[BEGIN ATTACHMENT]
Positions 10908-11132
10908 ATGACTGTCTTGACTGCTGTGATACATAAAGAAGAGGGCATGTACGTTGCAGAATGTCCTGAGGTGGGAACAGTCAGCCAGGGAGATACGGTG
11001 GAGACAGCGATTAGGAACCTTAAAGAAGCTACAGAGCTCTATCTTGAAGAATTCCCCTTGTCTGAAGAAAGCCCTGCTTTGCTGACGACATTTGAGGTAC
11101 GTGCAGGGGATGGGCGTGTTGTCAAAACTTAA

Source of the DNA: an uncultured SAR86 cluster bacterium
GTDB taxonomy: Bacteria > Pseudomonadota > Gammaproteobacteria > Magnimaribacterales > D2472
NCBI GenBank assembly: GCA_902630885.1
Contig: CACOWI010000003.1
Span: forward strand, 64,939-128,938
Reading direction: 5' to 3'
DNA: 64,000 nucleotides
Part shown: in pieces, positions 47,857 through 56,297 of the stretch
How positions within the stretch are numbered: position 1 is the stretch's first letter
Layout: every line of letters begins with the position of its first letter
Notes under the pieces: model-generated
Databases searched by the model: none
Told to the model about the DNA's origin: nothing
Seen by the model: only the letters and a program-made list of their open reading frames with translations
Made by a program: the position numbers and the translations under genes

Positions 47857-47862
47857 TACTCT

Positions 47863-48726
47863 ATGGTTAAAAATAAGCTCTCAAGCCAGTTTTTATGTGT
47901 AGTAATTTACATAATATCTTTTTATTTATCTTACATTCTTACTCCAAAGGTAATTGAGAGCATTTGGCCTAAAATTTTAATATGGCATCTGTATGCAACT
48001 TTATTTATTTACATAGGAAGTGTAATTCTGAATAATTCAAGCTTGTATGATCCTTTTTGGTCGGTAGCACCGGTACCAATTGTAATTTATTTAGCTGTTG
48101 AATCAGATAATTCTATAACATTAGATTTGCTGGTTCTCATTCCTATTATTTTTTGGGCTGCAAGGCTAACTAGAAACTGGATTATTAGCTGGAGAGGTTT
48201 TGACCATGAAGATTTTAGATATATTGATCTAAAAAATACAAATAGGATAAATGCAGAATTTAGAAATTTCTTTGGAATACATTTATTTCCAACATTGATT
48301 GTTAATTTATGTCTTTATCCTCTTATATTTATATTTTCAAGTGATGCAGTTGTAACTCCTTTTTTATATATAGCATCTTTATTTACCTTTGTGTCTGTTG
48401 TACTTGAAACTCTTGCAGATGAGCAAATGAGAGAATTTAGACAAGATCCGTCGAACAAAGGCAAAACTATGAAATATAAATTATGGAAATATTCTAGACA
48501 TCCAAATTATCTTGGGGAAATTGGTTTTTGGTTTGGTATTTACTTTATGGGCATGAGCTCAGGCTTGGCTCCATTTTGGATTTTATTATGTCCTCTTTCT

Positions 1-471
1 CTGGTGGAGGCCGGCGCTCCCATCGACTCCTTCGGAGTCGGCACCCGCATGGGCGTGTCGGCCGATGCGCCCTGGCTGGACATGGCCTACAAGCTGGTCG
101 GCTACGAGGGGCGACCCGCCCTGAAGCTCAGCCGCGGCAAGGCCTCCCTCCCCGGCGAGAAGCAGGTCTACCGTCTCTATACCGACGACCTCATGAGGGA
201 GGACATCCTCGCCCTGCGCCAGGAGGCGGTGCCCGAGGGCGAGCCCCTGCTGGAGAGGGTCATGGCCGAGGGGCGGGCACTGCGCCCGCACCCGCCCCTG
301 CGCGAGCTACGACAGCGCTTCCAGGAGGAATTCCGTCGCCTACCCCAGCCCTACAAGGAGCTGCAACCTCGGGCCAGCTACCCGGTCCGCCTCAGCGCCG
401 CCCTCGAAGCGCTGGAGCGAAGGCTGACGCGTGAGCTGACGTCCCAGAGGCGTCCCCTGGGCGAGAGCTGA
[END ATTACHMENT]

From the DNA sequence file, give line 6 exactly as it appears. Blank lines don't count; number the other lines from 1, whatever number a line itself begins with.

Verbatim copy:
GTDB taxonomy: Bacteria > Pseudomonadota > Gammaproteobacteria > Magnimaribacterales > D2472